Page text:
Though the final decision about whether bail release is available to an arrestee almost always rests with a judge, there are certain charges for which release may be all but impossible to secure, regardless of how high bail could theoretically be set. In these cases, which are usually associated with serious crimes, detention will be imposed until the trial. These cases represent only a small proportion of the total number of people who pass through the criminal justice system, and most jurisdictions lean towards releasing people if possible during the pretrial period.
It’s Usually Violent Crimes
In most cases, felony charges that are either violent in nature or involve large quantities of drugs and their distribution, are most likely to result in a refusal to allow bail, either by statute or at the discretion of the presiding judge. This will almost always apply in cases of a murder or kidnapping charge, or possession of large volumes of illicit drugs. This situation may also apply if the arrestee has a history of violent acts.
A judge considers a whole range of factors and when considering release, whether on bail or on a signature bond. Ultimately, the two main criteria tend to be related to whether the judge considers the person likely to cause harm to anyone, or how likely they believe the person will skip their court hearings. Setting a higher bail may be able to prevent no-shows, but being a perceived danger to society will almost always result in someone remaining in detention. However, criminal history (or lack of it) and other personal characteristics can mitigate these factors.
There are cases in which a person who is considered a danger to a particular person (often in a domestic situation) rather than the community in general may be able to make the case that release in addition to a restraining order is sufficient. However, every situation is different, and while more common non-violent charges may allow for the use of a bail schedule, the more serious the crime, the more information a judge will rely on to make their decision.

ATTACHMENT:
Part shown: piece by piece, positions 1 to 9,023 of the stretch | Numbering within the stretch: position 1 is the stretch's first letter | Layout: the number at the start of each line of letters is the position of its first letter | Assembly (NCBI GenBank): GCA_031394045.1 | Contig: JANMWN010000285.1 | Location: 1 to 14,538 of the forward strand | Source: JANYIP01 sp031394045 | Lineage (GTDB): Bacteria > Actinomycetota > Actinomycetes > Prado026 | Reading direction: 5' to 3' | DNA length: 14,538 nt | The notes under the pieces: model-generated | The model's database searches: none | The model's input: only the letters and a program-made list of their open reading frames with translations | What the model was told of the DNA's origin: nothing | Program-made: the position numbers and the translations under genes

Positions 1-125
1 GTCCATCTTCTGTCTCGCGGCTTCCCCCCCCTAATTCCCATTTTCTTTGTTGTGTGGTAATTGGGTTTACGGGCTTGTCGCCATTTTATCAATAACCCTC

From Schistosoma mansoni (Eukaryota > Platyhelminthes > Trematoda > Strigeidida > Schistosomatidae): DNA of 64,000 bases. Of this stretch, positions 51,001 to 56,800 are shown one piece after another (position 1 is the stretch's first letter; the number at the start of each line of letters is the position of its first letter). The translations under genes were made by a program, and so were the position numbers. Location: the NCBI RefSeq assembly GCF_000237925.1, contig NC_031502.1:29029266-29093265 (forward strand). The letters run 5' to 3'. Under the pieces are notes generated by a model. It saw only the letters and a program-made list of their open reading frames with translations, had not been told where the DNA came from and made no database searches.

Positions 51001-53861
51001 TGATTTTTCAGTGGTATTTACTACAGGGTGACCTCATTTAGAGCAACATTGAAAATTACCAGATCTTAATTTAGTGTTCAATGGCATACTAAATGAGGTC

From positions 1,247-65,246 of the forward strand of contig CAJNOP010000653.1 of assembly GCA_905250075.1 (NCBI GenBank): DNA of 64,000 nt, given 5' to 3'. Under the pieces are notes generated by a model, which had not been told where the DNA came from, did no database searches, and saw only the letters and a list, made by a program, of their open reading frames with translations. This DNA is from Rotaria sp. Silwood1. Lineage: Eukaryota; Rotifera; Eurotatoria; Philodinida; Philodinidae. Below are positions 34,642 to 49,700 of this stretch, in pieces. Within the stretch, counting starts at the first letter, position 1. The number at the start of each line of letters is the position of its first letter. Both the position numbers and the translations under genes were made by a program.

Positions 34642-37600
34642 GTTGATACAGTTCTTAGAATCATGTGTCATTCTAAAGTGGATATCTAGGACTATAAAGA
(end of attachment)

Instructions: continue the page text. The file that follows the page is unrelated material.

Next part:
The Vast Majority of Arrests Result in Bail Being Offered
It is estimated that as many as 95% of all arrests that lead to charges being laid and a subsequent trial will include the opportunity for release, whether on bail or other mechanism. For most people who live paycheck to paycheck, even bail that’s set relatively low may still be prohibitively expensive and have too great an impact on the family finances. In these cases, a bail bondsman can secure release by requiring only a portion of the set bail amount.
The System’s Intent Doesn’t Always Match Reality
Reform of the criminal justice system, including bail policies and practices, is an ongoing challenge in America. There are many perspectives on the purpose and the practice of bail, and particularly how fair or not a system that allows people with financial resources to secure release when others don’t. In this regard, the presence of bail bondsmen restores some balance by providing a pathway to release for those that would not otherwise be able to afford it.
A major step forward for the practice of bail release came through the Bail Reform Act of 1984, which required that courts may only detain arrestees charged with certain serious felonies if there are no reasonable conditions for release that will ensure community safety. This requirement pushes the court system to look for opportunities to make pretrial release available, and prevents courts from applying pretrial detention as punishment ahead of a trial’s findings. The Act provides options for detainees to be made aware of the reasons and evidence for a denial of release, and there are mechanisms to have any decision reviewed by a higher court quickly.
While these laws prevent a judge from unilaterally and unreasonably holding someone without due process, there is still the issue of bail amounts, for which a judge has a great deal of latitude to set. For some, requiring a very high bail to be posted is effectively the same thing as denying bail. Many jurisdictions are transitioning away from cash bail for this and other reasons.
The bottom line is that pretrial release is, in theory, available to almost all people charged with an offence. Whether all arrestees can take advantage of this remains an open question.